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January 7, 1950

ORAL PENICILLIN PROPHYLAXIS OF RECURRENCES OF RHEUMATIC FEVERInterim Report on Method After a Three Year Study

Author Affiliations

Chicago

From the Chicago Heart Association and the Department of Bacteriology and Virology, Medical Research Institute, Michael Reese Hospital.

JAMA. 1950;142(1):20-25. doi:10.1001/jama.1950.02910190022005
Abstract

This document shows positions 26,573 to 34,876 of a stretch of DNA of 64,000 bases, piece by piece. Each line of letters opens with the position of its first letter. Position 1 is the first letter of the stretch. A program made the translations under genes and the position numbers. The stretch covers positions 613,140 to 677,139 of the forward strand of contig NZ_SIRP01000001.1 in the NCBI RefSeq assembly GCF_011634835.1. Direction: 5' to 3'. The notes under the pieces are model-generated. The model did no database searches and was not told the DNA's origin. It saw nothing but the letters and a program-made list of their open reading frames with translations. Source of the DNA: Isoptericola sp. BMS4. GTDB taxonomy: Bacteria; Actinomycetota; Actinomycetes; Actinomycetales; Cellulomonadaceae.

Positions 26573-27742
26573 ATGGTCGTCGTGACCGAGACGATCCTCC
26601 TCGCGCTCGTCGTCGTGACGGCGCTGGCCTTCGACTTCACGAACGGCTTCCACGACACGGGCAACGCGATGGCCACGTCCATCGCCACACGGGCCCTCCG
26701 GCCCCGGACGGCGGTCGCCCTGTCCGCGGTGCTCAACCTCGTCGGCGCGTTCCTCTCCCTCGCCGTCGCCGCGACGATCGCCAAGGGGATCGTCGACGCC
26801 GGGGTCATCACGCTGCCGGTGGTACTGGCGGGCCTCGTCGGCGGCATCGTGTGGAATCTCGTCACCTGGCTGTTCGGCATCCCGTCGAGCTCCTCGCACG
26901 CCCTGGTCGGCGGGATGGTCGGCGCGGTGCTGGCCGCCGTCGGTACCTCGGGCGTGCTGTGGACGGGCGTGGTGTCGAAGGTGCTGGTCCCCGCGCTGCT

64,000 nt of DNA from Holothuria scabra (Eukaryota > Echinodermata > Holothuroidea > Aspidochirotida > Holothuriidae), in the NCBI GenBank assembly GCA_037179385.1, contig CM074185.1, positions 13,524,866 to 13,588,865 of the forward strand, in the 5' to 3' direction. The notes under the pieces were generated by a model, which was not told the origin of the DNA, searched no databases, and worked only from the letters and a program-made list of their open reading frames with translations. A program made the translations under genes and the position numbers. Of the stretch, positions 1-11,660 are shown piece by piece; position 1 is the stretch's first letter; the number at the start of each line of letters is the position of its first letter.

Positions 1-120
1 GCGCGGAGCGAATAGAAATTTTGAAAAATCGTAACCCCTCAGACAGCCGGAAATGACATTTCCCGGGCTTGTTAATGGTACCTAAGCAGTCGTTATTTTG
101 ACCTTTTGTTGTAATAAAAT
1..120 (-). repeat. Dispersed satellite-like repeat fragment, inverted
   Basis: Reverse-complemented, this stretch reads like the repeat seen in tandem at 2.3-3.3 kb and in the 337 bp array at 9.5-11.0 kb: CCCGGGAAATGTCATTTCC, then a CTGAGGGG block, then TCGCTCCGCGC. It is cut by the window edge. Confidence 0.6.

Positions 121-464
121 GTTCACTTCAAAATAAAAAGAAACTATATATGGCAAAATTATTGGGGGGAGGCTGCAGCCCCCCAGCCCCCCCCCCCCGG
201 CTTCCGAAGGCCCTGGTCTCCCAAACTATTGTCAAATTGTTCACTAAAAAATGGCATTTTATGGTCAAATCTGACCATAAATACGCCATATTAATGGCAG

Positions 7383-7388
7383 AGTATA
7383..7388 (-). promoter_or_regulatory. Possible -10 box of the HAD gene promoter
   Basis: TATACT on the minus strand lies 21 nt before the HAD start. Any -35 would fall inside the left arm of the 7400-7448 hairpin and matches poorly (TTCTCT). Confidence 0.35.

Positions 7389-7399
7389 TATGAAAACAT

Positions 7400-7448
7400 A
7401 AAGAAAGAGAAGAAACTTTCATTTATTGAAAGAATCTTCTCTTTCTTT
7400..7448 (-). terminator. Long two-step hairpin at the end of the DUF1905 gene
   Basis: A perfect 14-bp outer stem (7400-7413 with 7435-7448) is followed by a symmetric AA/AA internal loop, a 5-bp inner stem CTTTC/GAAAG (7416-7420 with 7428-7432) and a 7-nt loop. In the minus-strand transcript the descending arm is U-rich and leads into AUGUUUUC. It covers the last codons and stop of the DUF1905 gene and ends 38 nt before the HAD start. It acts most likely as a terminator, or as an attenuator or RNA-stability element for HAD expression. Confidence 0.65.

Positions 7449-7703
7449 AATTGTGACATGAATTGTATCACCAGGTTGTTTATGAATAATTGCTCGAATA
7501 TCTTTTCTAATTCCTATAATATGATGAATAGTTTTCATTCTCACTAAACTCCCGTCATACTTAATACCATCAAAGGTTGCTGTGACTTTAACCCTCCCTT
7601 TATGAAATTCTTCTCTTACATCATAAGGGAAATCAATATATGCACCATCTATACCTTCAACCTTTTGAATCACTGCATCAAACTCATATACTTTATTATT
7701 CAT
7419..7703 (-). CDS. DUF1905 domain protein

It is generally believed that Lancefield group A hemolytic streptococci are involved in all or part of the pathogenesis of rheumatic fever.1 Although penicillin is an unsatisfactory therapeutic agent for this disease,2 this antibiotic should be excellent for prophylaxis of recurrences because of its ability to control the hemolytic streptococcus in vivo. This use of penicillin has been "mentioned hopefully" in the literature since 1946.3 The relative infrequency of complications and sequelae are obvious advantages of penicillin in addition to its low toxicity in large dosages.3a Since penicillin, like the sulfonamide drugs, apparently fails to influence the onset and course of an attack of rheumatic fever if given after the preceding hemolytic streptococcic infection,3a it becomes mandatory to eliminate hemolytic streptococci entirely during the period preceding a possible recurrence. Massell, Dow and Jones4 reported a lowered incidence of recurrences of rheumatic fever when they

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